Bringing In The Bass This Fall

By Charlie Beasley

November is a month of change in East Tennessee. The TVA lakes are drawn down to winter pool and some shoreline cover is left high and dry. Some people lament this and others seize the opportunity it provides. If you think about it, there are less places for fish to hide and actually more bass per acre of water. Isolated cover, whether it’s a stump, a vein of rock, or a dock left in the water, can be prime targets for hunting a bass. As always, baitfish are still important. When you find those, along with a piece of isolated cover, you can capitalize on the situation.

Bass, in the fall, are feeding up for winter. They want to use the opportunity to get ready for the cold winter weather and slow metabolism to come. The shorter days and cooler nights give them the signal to get ready. Most people are going to be fishing shallow with top water lures, square bill crankbaits, and spinnerbaits in their arsenal. That approach can afford an angler many chances to catch fish, but there are also other ways to pursue them so don’t be afraid to think about other options. A shaky head, or a jig, will almost always catch fish year-round. With the thermocline no longer an issue, a fish might be sitting on a transition area, at the end of a bluff, near shallow water, before finding a winter home. The old Bill Dance saying of deeper water close by is likely to apply often. Don’t be afraid of a little cloudy and overcast weather either, as some of the best days will be at times when you have to wear your rain suit to keep dry. Time on the water will give you clues about what bass are doing during a given period of time.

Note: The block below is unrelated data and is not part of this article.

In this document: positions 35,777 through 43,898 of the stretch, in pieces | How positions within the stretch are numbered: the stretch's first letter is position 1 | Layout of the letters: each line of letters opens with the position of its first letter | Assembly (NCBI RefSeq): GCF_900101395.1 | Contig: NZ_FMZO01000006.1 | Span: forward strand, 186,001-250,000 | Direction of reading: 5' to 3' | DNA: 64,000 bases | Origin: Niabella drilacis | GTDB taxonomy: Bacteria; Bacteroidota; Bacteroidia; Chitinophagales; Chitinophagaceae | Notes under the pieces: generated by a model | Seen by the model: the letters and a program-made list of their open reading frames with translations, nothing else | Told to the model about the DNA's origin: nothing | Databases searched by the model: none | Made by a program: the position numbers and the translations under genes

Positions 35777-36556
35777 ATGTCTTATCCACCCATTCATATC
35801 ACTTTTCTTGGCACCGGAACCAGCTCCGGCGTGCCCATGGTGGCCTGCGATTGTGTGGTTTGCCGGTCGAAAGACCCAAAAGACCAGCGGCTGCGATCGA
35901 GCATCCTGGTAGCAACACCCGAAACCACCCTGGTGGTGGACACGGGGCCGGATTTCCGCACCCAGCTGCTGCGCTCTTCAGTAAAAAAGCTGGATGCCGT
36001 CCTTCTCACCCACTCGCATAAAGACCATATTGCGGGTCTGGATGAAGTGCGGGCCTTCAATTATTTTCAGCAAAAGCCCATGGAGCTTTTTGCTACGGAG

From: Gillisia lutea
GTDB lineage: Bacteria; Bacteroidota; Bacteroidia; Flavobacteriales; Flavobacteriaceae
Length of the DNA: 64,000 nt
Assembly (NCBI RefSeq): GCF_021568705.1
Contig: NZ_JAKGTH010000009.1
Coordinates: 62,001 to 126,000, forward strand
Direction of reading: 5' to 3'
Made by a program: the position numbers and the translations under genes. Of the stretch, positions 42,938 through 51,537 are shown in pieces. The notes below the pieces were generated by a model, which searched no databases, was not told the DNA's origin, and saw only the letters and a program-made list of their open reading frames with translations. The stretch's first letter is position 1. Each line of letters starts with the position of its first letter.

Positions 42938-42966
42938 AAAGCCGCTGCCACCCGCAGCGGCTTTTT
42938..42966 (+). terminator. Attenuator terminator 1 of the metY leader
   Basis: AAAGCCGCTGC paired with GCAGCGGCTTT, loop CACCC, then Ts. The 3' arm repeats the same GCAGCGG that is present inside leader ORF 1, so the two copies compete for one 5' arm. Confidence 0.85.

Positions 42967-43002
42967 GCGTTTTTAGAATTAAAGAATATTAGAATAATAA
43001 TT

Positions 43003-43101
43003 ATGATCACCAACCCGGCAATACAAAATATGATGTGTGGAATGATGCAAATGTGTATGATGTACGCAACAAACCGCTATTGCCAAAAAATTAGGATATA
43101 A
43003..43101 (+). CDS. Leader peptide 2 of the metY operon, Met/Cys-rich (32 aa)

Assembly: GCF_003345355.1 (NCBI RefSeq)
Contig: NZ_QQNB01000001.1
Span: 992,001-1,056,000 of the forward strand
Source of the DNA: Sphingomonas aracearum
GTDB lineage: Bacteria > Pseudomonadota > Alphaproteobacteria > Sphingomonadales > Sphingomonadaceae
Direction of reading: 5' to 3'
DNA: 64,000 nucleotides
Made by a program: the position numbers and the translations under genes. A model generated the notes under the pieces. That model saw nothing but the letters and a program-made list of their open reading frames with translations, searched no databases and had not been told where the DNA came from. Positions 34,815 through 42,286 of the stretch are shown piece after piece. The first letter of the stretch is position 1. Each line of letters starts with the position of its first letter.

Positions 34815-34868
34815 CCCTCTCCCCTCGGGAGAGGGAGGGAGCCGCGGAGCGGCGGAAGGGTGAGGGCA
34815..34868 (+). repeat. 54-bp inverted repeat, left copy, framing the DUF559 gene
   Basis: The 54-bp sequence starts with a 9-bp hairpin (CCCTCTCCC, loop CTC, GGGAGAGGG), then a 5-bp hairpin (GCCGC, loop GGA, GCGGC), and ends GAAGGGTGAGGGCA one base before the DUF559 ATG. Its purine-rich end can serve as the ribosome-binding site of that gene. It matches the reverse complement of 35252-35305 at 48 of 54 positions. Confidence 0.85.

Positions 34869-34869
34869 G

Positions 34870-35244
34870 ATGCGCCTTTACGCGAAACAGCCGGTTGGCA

Crappie anglers are also enjoying the cooler temperatures and seeing success in their pursuit. Minnows and Bobby Garland soft plastics are putting fish in the boat. In clear water, Monkey Milk or Purple Monkey are go-tos. In stained water, chartreuse and other brighter options seem to be the best choices. Man-made, sunken brush piles are an excellent place to find fish most times.

One thing to remember, no matter how many fish you catch, is to enjoy God’s creation and savor the great outdoors our area offers.

Charlie Beasley is the owner of 129 Fishing in Maryville, TN. They provide the resources to help anglers catch more fish on every trip.

Coastal Angler & The Angler Magazine